John McGinn describes the healthy “arrogance” in the Scottish squad

This is not to say that Steve Clarke’s Scotland side go into games expecting to overwhelm teams or disregard their opponents, but rather that there is no fear factor or serious concern about the ability of opposing teams.

It’s a refreshing approach which has in turn produced results such as a comfortable win over Cyprus and a surprise triumph over Spain at Hampden. Ahead of a big week in EURO qualifiers with a trip to Norway ahead of the game against Georgia, confidence could again play a key role if Scotland are to maintain the momentum and remain at the top of Group A.

“There was maybe a bit of a fear factor before that,” McGinn said of the change in attitude in the Scotland squad.

“Maybe we were defeated before the game. But given the experience that everyone in our squad now has, that’s not the case.

“We have guys on the street playing European football, in big games, against top players. We also have guys here in England who play well-known names week in and week out. So naturally, that fear factor goes away.

“You realize you have to play them and as much as you respect them, you have to treat them like any other player.”

“I said that’s arrogance and I don’t want us to come across as an arrogant group.

“But there’s certainly more confidence and belief that you can see in the performances.”

CONTINUE READING: Scotland are not intimidated by Manchester City star Erling Haaland

Part of the recent success with back-to-back Nations League promotions has been the expectation of theoretically easier draws in qualifying for major tournaments.

That theory was quickly thrown into disarray when Scotland, despite their high placings, found themselves in a difficult group.

However, McGinn and co refused to address the challenge, instead using it as motivation to secure another spot in the Euro finals after achieving it in 2020.

“I think with hindsight we all expected an easier draw,” admitted McGinn, the SFWA International Player of the Year. “I know I was excited about second place, I watched the draw and I thought, ‘That’s just how lucky we are’.”

“But when you let that sink in, you think: Exactly, this is a challenge for us that we have to approach with confidence.

“I think we’ve developed a little arrogance towards the park. Something we didn’t have before.

“Rather than fearing people and teams, whether individually or as a group, we now come together with a firm belief that we can achieve results.

“The position we are in is very good, but we know that with the small number of games in this group, just one result could change that. Two wins in the summer will be extremely difficult, we know that. But the two games we had to start were tough and we managed to come through them strong.

“My job now is to keep playing away, everyone’s job is to stay fit. Of course we’ve already suffered some injuries, but we’re keeping an eye on staying fresh and fit while remaining injury-free.”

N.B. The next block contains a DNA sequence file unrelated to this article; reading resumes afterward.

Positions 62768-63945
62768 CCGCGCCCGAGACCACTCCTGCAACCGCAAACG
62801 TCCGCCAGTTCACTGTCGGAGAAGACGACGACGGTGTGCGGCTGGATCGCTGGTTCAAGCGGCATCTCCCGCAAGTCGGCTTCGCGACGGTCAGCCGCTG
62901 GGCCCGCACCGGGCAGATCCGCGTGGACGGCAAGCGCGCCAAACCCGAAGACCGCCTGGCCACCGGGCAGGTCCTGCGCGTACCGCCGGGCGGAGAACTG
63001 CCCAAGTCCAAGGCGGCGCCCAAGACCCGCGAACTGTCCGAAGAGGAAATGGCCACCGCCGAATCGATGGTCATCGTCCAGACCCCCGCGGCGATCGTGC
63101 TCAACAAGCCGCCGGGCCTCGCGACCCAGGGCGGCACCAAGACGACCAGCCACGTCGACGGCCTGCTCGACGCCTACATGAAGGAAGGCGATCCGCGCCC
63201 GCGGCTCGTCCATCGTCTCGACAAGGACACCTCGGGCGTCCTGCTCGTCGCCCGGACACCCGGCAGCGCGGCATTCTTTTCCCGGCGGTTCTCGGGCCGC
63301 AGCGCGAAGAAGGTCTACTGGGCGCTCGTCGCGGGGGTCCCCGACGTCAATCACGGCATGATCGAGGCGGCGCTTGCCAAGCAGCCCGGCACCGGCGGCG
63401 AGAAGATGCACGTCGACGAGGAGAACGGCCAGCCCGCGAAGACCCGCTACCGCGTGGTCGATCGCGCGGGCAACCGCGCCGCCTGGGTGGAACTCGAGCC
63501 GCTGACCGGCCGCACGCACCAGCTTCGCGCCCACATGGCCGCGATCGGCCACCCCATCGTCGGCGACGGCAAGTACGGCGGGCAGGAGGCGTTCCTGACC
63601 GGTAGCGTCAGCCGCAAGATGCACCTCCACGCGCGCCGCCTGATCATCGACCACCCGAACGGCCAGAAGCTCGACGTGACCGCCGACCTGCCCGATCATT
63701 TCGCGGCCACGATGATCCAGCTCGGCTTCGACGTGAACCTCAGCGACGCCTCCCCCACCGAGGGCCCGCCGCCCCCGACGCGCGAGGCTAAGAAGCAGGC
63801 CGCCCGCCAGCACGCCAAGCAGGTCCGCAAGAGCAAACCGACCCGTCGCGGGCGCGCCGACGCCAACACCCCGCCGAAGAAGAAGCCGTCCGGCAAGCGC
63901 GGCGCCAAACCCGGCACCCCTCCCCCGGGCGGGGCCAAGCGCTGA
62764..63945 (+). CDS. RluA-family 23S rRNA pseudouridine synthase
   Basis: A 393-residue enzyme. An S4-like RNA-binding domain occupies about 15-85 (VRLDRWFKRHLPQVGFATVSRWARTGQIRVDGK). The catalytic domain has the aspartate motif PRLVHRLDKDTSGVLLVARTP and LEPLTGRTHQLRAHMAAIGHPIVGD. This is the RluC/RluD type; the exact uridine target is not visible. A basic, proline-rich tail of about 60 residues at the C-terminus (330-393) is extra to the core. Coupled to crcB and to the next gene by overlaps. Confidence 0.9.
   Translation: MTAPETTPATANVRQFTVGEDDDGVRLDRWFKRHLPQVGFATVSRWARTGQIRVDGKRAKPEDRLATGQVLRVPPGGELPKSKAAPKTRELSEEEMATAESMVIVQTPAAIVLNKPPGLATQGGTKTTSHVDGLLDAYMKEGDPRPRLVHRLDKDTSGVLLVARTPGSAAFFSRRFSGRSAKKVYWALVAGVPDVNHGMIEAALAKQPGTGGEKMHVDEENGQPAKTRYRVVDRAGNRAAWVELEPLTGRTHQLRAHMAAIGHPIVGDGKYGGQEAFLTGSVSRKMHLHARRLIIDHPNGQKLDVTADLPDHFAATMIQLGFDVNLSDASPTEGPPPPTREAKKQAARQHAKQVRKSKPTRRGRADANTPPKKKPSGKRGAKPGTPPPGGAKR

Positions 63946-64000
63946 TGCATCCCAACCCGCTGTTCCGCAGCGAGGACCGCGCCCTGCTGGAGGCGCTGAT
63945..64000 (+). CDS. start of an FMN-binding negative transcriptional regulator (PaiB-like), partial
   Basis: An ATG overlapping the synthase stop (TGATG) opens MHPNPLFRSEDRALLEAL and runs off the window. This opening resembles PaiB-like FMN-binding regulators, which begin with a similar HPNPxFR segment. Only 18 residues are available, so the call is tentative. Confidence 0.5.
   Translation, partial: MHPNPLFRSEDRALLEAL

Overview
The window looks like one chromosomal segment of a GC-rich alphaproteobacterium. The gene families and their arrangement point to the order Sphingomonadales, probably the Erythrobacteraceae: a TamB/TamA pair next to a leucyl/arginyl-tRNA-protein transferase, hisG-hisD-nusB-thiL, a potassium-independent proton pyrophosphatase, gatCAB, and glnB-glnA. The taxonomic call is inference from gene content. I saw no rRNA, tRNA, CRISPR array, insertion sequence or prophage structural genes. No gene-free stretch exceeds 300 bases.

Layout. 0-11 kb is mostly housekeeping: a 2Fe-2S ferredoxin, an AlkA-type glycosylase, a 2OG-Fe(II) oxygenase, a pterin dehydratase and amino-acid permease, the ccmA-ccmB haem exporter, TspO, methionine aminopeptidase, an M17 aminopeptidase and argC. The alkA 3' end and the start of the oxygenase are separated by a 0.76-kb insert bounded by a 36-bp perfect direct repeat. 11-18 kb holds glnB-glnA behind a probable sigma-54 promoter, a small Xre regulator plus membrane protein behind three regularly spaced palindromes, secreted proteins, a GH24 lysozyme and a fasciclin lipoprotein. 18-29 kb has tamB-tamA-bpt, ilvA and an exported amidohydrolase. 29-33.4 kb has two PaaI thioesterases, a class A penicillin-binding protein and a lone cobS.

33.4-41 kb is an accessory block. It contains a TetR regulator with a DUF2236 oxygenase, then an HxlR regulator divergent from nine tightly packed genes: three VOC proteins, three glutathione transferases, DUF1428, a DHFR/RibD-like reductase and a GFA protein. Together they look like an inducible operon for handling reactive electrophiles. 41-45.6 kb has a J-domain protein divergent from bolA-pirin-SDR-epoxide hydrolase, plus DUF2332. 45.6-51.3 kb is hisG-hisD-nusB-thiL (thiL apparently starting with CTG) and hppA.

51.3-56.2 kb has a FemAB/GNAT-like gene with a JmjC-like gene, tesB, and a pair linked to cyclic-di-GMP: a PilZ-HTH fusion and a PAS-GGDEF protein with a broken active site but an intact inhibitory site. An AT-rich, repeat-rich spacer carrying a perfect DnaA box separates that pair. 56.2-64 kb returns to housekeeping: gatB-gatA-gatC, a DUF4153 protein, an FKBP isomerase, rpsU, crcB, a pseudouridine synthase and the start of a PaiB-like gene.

While the staggering result against Spain – who were relatively comfortable at Hampden – signals a serious chance in qualifying, keeping Erling Haaland calm against Norway could be a bigger challenge.

The striker missed his country’s first two qualifiers – a draw and a defeat – but will be back in action in Oslo after securing the treble for Manchester City.

For McGinn, it’s again a balance of respect, a healthy dose of concern and confidence that matters, backed by the Scotland national team’s ever-increasing confidence.

CONTINUE READING: Billy Gilmour’s persistence shows he can fulfill his enormous potential

Commenting on Haaland’s threat, McGinn said, “He’s certainly a player that Georgia and Spain have luckily avoided in the last two games.” He’s obviously one of the best players in the world.

“But alongside that they also have Martin Odegaard, who has been one of the key players in the Premier League this season.

“So it’s not just about stopping Hala, it’s also about stopping Norway.

“It’s not that simple as there are threats from different areas of the park.

“Both are the standout players in the Premier League and they are definitely the ones we have to keep quiet about.

“But if we try to play in big tournaments – and play in Pot 2 or Pot 1 or Division A of the Nations League – then we’re going to run into players like that.”

“Certainly our defense has shown that it is capable of keeping top strikers calm. It might be a bit more difficult with the big man.

“But we will do everything we can to firstly stop serving him and secondly do everything we can to stop him.

“We will respect him, we know what he is capable of. But of course we have to focus on what we can do to hurt them because we have players in our squad – who might not be talked about that much but who are still to be feared.”

And if it takes some dirty work to get a result? McGinn didn’t care, admitting he had ignored complaints from Spain internationals about game management tactics used by Clarke’s charges.

He concluded: “We don’t care what other people think. If they want to understand all this, they just ignore it.”

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